## Theoretical Model of *K*_{d}

_{d}

Based on radiative transfer, *K*_{d} is a function of IOPs (especially the absorption, *a*, and backscattering, *b*_{b}, coefficients) as (Lee et al., 2005b),

Here μ_{d} (μ_{u}) is the average cosine and *r*_{d} (*r*_{u}) is the shape factor for the downwelling (upwelling) light field (Stavn and Weidemann, 1989), respectively. *R* is the irradiance reflectance (Gordon et al., 1975). Through numerical simulations via Hydrolight, it was found that the above expression could be simplified as (Lee et al., 2005b)

with m_{0−3} constants that are independent of wavelength and water properties. Note that these model parameters vary weakly with depth (Lee et al., 2005b) due to changes of light field structure, consistent with the change of μ_{d} with depth (Stavn, 1988; Berwald et al., 1995; McCormick, 1995). Also note that for large zenith angles, the forward scattering coefficient will also contribute to the diffuse attenuation coefficient through its contribution to μ_{d}, μ_{u}, *r*_{d} and *r*_{u} (Stavn and Weidemann, 1989). Mathematically, Equation (5) can be rewritten as,

Consequently, although *a*(λ) and *b*_{b}(λ) are additive, a nature of IOPs, the interaction term between *a*(λ) and *b*_{b}(λ) (the third term on the right side of Equation 6) is *not* additive, thus *K*_{d} cannot be additive—a general nature of AOPs. This characteristic is further highlighted in details below.

For simplicity, let's consider a medium has just two constituents: pure seawater and suspended inorganic mineral particles (PIM). For pure seawater alone, following Equation (6), there is

Here *a*_{w}(λ) and *b*_{bw}(λ) are the spectral absorption and backscattering coefficients of pure seawater.

For suspended inorganic mineral particles alone,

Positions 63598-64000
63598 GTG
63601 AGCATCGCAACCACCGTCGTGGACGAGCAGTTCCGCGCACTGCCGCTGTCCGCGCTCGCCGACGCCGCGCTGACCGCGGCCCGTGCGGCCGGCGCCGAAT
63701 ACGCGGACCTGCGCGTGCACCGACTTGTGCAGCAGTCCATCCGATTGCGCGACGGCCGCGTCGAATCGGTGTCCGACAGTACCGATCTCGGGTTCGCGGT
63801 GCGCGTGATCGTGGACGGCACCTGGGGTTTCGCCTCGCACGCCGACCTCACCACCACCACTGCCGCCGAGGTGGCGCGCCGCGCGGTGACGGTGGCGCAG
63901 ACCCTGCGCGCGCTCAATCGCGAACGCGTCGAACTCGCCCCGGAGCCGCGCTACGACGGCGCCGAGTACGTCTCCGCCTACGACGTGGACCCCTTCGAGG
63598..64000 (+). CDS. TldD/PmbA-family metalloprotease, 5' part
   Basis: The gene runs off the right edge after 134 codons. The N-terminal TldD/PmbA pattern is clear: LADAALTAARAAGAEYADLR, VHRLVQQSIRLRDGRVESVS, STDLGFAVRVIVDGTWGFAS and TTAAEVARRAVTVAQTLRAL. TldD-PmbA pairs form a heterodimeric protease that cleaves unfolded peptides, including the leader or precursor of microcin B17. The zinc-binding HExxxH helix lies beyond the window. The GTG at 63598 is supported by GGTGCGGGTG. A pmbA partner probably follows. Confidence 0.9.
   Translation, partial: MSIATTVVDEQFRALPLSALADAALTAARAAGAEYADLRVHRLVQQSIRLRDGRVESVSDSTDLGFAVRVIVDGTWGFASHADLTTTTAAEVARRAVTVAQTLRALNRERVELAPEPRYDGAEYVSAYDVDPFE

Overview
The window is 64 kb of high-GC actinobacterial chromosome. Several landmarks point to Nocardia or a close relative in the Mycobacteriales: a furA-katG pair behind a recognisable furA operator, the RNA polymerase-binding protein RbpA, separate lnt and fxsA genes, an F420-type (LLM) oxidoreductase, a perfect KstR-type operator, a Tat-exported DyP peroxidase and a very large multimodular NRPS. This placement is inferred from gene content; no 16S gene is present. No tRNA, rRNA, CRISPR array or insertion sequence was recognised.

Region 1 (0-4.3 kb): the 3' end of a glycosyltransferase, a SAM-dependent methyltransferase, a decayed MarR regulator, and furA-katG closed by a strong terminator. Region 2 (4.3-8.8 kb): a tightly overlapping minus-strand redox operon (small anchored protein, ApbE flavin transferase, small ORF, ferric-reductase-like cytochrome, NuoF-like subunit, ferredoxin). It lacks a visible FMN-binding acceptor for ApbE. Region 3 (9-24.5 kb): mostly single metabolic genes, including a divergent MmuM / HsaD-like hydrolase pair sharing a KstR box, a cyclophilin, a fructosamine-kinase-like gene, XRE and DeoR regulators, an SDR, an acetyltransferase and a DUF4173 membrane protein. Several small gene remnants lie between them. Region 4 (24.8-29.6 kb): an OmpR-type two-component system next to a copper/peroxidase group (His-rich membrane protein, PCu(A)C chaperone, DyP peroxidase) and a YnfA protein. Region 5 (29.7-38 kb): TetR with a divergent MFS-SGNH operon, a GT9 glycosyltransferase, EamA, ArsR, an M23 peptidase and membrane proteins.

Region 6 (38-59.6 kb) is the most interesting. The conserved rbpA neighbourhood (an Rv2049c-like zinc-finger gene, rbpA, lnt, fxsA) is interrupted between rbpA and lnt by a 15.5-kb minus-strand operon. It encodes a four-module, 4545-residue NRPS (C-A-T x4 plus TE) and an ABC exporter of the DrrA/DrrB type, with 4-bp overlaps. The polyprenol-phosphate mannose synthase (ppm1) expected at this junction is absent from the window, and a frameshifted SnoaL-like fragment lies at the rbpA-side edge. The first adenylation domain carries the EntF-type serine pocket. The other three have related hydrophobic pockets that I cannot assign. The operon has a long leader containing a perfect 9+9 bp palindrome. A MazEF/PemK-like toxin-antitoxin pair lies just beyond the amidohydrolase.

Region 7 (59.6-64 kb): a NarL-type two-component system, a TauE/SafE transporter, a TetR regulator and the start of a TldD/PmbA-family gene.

with *a*_{PIM} and *b*_{bPIM} being the absorption and backscattering coefficients of suspended mineral particles.

Therefore, a sum (${K}_{d}^{sum}(\lambda )$) of the two contributions to *K*_{d} following Equations (2) and (3) resulted in,

However, when the medium is composed of both pure seawater and suspended mineral particles, its *K*_{d} following radiative transfer (Equation 6) is

Clearly, as shown above, when there are more constituents, because the light field is determined by the bulk properties (Stavn, 1988; Stavn and Weidemann, 1989; Lee et al., 2005b), *a*_{w} and *a*_{PIM} will affect the contribution of both *b*_{bw} and *b*_{bPIM} to *K*_{d}. However, when *K*_{d} is treated as an additive property of *K*_{w} and *K*_{PIM}, the effect of *a*_{w} on the contribution of *b*_{bPIM} and the effect of *a*_{PIM} on the contribution of *b*_{bw} are excluded.

## Numerical Demonstration

To demonstrate the above point numerically, Figure 1 compares *K*_{d} spectra from Hydrolight (Mobley and Sundman, 2013) simulations with ${K}_{d}^{sum}$, where the two component spectra (*K*_{w} and *K*_{PIM}) were also obtained from Hydrolight simulations using the same constituents as for *K*_{d}. Specifically, spectral (400–800 nm, 10 nm interval) *E*_{d}(*z*) were simulated with Hydrolight, and *K*_{d} between surface and *z* is calculated following

**Figure 1**. Comparison of *K*_{d} spectra between Hydrolight simulation (blue), sum of individual components (red), and that from semi-analytical model based on bulk IOPs (green). The range for *K*_{d} is between surface and 5 m.

For the derivation of *K*_{w} from Hydrolight, all other constituents were held to 0 except for the properties of pure seawater. Values of *a*_{w} are a combination of Lee et al. (2015) and Pope and Fry (1997) while values of *b*_{bw} are those of Morel (1974). For the derivation of *K*_{PIM} from Hydrolight, PIM was set as 10 g/m^{3} and the default optical model parameters for suspended minerals included in Hydrolight were used to get the absorption and scattering coefficients of PIM. Note that this PIM concentration is just a low-medium value for turbid coastal waters (Babin et al., 2003; Doxaran et al., 2009). For this simulation, an idealized “transparent pure seawater” was used where very low values of *a*_{w} (0.1 × 10^{−4} m^{−1}) and *b*_{bw} (0.5 × 10^{−5} m^{−1}) were employed. With such a setup the contribution of this “transparent pure seawater” to the calculated *K*_{d} (Equation 11) is then negligible, and the resultant *K*_{d} from Hydrolight simulations can be considered as *K*_{PIM}. The sun angle for all simulations for both *K*_{w} and *K*_{PIM} was set as 30° from zenith along with a clear sky.